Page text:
A bulb-out is a street construction feature that extends a curb and sidewalk into a parking lane to provide additional pedestrian space and safety at a key location. In Ozark’s case, there are plans for bulb-outs on the interior of each corner on the square, which will shorten pedestrian crossing distances and promote safer passage for people walking onto the Christian County Historic Courthouse grounds.

More electric boxes would allow for food trucks to plug in and access power sources when they park on the street, meaning the square could host outdoor festival events without extension cords running across the courthouse lawn.

“We’re not going to be doing that now. That is not our property, we don’t have the authorization to do that, and the county has said that they would do that later; I don’t know when that is,” Childers said.

Alderman Ted Smith expressed his personal opinion that Christian County would not spend the money to build the sidewalks and utility hook-ups as designed.

“Ted Talk: county ain’t gonna do that,” Smith said. “If they’re not committing to do it now, they’re not going to do it later.”

Smith’s assertion, Phillips said, is not correct.

“The comments by one of the aldermen are not true. We are going to do it, whether the city did their project or not. We thought, ‘Why not wait until they do that, that way they’re not tearing our stuff up.’ We’ve had that in the plan for three years, and it will happen,” Phillips said.

Smith said that Christian County is missing out on an opportunity to save money on some of the work to revamp downtown.

“They’ve worked with us on projects, don’t get me wrong, but they’ve never, that I am aware of, really taken a stance on trying to improve things like that—sidewalks around the square and stuff like that. I have no reason to believe that they ever will,” Smith said. “Even if they were doing that with their own people or their own resources, it’s still cheaper to do it at the same time than it is later.”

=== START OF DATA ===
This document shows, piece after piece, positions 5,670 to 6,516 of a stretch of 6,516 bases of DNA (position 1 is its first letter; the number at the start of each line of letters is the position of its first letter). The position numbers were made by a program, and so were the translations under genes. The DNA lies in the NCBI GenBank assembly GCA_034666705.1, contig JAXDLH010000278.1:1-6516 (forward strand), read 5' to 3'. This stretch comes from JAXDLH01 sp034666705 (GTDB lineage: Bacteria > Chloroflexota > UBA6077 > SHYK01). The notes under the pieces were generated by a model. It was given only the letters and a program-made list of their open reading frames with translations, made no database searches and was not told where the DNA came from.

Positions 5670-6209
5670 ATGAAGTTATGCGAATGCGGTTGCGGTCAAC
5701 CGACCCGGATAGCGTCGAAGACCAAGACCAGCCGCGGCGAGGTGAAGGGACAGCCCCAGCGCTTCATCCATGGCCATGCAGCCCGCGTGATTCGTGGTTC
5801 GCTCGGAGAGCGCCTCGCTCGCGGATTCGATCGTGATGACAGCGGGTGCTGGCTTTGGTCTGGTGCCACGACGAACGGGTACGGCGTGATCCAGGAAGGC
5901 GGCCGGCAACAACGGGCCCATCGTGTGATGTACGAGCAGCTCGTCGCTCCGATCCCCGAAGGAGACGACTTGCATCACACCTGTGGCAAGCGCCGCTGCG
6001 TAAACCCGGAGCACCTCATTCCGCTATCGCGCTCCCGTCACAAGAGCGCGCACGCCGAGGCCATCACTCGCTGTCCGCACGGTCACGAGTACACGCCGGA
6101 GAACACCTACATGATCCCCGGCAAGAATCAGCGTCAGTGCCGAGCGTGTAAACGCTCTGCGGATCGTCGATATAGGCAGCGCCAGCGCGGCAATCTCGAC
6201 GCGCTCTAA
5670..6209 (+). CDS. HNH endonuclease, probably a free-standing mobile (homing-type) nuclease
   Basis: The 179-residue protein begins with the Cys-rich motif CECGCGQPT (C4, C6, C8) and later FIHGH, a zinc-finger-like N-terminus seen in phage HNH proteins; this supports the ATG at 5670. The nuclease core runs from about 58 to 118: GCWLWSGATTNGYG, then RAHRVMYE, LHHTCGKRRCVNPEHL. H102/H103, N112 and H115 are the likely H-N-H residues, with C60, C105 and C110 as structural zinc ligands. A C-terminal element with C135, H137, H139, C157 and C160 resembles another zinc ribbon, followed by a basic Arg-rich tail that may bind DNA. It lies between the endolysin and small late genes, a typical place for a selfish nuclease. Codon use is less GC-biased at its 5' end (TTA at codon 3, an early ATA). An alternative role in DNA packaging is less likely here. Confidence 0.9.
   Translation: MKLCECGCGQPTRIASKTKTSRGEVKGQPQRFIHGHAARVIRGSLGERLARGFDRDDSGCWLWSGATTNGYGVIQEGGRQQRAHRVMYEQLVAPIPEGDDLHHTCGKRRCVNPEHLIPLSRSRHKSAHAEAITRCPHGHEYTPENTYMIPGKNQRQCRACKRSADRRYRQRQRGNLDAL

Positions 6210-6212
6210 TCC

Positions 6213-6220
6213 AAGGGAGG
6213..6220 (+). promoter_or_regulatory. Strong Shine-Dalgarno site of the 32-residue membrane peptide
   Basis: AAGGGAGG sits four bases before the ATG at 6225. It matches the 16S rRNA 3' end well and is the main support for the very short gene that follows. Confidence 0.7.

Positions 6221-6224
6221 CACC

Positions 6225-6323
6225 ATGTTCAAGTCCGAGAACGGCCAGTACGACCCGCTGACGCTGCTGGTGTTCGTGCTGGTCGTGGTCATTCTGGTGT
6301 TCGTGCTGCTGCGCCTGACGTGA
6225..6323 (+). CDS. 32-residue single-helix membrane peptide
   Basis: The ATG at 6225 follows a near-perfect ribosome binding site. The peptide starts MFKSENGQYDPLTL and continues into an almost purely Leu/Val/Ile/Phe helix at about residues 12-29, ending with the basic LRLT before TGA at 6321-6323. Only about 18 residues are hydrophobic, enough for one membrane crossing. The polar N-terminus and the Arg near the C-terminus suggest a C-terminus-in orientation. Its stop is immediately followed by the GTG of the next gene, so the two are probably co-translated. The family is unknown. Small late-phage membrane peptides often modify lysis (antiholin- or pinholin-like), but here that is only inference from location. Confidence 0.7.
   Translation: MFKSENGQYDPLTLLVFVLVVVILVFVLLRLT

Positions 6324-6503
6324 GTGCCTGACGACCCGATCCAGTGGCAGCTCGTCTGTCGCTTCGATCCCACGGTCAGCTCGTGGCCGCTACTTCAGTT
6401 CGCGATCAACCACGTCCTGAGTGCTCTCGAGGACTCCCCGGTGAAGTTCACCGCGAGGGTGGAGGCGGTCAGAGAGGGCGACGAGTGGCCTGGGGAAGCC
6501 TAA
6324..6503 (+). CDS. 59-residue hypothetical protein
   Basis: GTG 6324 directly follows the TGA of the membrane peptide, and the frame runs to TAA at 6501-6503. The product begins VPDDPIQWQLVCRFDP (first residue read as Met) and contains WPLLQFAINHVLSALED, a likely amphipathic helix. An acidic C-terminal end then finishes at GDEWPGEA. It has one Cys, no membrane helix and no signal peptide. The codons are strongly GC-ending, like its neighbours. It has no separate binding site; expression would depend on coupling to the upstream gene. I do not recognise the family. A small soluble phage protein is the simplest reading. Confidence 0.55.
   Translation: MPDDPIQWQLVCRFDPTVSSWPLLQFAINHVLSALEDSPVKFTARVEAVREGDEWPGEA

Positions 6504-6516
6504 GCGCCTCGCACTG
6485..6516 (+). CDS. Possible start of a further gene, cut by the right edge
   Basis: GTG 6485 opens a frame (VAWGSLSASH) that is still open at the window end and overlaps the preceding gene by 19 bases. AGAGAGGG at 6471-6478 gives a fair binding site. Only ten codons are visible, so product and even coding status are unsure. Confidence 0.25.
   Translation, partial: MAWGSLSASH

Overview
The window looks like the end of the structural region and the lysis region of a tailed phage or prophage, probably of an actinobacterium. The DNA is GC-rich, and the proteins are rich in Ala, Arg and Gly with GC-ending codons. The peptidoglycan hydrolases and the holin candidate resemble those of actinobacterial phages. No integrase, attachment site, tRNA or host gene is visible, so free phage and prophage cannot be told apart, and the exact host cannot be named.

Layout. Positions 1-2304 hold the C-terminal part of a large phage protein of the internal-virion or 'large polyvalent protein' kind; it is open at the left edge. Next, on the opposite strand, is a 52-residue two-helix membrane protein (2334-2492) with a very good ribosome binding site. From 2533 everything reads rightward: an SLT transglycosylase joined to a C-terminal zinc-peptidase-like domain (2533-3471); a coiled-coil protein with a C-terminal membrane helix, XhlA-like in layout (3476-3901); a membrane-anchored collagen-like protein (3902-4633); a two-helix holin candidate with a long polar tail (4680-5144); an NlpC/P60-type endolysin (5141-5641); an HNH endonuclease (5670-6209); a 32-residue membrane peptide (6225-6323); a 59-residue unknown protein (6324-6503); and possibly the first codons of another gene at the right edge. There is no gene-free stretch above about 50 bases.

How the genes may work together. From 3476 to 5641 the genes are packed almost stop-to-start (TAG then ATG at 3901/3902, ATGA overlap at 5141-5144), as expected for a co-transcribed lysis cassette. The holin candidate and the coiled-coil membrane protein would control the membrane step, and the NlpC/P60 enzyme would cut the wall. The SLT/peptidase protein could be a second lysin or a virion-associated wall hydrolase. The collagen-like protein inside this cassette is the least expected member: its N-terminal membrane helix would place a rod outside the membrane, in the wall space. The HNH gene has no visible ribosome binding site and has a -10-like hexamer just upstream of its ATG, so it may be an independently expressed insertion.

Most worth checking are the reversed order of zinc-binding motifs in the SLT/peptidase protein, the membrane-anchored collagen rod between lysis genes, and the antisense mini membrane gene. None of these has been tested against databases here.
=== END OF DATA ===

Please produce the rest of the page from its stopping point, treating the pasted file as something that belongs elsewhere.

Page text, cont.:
One-way travel is part of a larger plan to revamp and revitalize downtown Ozark into a gathering place that will serve as a community focal point for years to come. Road crews milled and re-striped parking spaces to make parking one-way on the four streets that make up the square.

The changes will only apply to the sections of North Second Street, East Elm Street, North Second Avenue and West Church Street that run adjacent to the historic courthouse.

Parsons did meet with Richard Teague, Christian County Building Maintenance Supervisor, Childers said. The two men walked the worksite.

“What they talked about is ‘Where do we want this to overlap?’” Childers said.

“I think the proof will be in the pudding. Once we get this thing going, I think it’s going to be safer, it’s going to be more pedestrian friendly, and I think it’s going to be more efficient,” Parsons said.